Nearly four years to the day since Washington Gov. Jay Inslee and then-Oregon Gov. Kate Brown restarted the Interstate 5 Bridge replacement effort, Inslee revisited the bridge on Thursday to reaffirm his commitment to the project.
“I was frustrated 10 years ago when one of our great parties killed the bridge project; it wasn’t my party,” Inslee said while he stood in the gravel lot of the proposed bridge. “And I have been doing everything humanly possible I can to make sure we get this done.”
Inslee was in his first year as governor in 2013 when the Columbia River Crossing effectively died because the Legislature didn’t approve the state’s $450 million share of the project’s estimated $3.4 billion cost. Now Inslee is in his final term, and the two states are arguably in the strongest position ever to replace the 106- and 65-year-old bridge spans.
Washington committed $1 billion in 2022. Oregon matched in 2023. Both states have authorized tolling that’s expected to contribute $1.1 billion to $1.6 billion. Three federal grants are expected to contribute $2.5 billion.
“There are no guarantees in life or democracy,” Inslee said. “But you can be guaranteed that the state of Washington is making this a highest priority to get this done for the people of this community and the whole state. I can guarantee you that.”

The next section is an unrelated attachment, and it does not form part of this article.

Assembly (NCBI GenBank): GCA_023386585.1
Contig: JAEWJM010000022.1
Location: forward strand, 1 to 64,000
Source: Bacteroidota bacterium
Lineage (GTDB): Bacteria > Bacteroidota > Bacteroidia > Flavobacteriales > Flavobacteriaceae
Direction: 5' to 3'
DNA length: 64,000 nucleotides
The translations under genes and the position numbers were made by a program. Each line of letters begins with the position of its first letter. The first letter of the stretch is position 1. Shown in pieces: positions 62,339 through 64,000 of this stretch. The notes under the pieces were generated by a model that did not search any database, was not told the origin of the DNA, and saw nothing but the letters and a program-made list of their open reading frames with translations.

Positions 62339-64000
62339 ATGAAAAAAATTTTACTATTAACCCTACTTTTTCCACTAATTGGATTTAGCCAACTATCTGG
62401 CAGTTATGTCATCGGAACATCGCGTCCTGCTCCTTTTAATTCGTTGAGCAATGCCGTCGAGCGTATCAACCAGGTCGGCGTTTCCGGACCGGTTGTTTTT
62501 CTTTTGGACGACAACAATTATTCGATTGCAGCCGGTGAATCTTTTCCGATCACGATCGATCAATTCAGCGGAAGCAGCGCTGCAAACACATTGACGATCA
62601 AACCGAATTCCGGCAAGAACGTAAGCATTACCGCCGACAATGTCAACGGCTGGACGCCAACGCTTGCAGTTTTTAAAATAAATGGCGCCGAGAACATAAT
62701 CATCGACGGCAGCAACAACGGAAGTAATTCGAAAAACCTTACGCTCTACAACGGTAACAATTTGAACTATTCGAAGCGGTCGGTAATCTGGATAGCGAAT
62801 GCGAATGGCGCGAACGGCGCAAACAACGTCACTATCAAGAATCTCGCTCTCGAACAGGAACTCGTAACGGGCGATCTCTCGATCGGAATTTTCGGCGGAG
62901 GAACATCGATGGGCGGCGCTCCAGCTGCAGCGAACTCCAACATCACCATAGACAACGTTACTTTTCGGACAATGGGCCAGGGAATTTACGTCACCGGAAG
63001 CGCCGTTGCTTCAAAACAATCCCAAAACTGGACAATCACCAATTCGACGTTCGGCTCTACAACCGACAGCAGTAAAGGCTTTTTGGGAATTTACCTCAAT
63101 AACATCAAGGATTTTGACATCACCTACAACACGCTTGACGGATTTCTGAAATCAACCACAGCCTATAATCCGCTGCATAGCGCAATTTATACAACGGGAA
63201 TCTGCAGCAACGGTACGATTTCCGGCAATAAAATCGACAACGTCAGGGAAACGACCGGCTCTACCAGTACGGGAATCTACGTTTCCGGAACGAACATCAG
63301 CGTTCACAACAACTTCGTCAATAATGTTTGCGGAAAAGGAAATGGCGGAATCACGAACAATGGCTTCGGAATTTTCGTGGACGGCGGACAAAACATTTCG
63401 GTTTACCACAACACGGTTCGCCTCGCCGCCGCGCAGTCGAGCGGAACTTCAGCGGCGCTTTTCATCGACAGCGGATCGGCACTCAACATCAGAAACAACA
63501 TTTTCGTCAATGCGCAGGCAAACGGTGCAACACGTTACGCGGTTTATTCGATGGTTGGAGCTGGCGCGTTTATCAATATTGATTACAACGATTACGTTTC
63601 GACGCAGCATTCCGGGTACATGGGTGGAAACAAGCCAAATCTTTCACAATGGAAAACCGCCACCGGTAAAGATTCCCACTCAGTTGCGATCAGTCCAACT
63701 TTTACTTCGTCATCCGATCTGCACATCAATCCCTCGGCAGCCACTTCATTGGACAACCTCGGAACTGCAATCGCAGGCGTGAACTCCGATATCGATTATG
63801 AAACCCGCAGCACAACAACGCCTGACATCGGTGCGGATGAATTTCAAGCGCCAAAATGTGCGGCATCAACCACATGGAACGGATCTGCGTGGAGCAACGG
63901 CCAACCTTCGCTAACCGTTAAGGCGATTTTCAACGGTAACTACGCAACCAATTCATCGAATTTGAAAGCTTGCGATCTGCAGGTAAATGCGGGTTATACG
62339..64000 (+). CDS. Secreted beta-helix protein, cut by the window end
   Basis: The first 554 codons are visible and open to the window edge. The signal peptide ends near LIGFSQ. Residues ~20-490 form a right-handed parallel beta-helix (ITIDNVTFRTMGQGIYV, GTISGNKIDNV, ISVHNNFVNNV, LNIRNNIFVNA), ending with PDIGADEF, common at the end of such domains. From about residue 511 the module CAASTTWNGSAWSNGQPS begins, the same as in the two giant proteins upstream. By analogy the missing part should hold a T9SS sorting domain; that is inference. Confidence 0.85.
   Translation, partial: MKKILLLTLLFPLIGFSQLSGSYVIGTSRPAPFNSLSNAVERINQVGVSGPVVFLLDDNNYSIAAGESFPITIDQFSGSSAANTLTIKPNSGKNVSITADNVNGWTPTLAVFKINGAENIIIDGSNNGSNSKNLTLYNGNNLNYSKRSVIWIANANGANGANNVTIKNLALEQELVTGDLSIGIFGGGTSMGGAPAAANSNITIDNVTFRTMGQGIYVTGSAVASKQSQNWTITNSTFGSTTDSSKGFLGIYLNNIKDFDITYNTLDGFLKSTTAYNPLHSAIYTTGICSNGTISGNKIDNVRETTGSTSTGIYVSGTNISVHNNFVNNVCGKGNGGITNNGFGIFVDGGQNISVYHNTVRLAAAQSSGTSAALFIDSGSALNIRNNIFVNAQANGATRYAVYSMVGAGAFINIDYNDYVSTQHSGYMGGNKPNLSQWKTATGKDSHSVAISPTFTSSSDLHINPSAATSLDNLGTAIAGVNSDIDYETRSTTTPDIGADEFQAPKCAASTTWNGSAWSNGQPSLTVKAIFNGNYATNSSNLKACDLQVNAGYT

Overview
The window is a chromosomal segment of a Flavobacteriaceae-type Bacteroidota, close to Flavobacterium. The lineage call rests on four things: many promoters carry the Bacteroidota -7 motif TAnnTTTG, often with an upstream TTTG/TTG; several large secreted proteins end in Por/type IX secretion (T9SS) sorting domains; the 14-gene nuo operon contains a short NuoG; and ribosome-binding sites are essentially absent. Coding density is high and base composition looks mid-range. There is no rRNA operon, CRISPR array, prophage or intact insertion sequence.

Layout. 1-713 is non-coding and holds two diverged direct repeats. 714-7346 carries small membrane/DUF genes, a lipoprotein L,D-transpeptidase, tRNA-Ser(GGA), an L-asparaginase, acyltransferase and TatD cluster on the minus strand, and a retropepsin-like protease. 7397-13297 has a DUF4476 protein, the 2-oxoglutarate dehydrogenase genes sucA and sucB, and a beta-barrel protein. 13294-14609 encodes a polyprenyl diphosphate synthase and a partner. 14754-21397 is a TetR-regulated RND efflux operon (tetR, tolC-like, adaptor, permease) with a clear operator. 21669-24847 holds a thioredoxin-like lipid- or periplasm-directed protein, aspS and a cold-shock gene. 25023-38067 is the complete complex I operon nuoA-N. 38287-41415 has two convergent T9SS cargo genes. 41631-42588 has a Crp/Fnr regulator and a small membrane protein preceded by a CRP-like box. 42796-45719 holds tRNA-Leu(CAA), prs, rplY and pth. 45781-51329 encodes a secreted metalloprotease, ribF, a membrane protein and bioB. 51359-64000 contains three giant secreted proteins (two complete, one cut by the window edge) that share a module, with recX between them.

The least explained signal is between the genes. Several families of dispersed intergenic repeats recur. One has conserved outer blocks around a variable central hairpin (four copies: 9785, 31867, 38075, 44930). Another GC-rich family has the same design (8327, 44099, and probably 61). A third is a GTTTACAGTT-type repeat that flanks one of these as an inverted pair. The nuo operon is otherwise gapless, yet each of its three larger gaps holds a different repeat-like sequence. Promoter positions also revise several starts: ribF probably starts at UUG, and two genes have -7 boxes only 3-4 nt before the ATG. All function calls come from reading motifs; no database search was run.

In the decade since the Columbia River Crossing, the estimated price tag has nearly doubled to $6 billion, but could range between $5 billion and $7.5 billion.
Inslee said he lobbied White House senior adviser Mitch Landrieu and Secretary of Transportation Pete Buttigieg about the replacement project when they visited the Evergreen State earlier this year. Inslee also said he plans to reiterate the commitment from both states in replacing the bridge when he and Buttigieg talk Friday.
Still, uncertainties about the replacement remain: whether the bridge will be stacked, side-by-side or a lift span; if it can win big-ticket federal grants (program officials did not win a $750 million grant last year), and if an agreement can be reached with river users impacted by the proposed 116 feet of vertical clearance on the replacement bridge.
“We were hoping you would have the big check today,” Vancouver Mayor Anne McEnerny-Ogle told Inslee, referring to the $1.8 billion in two federal grants replacement program officials recently applied for. “Maybe for the holidays.”
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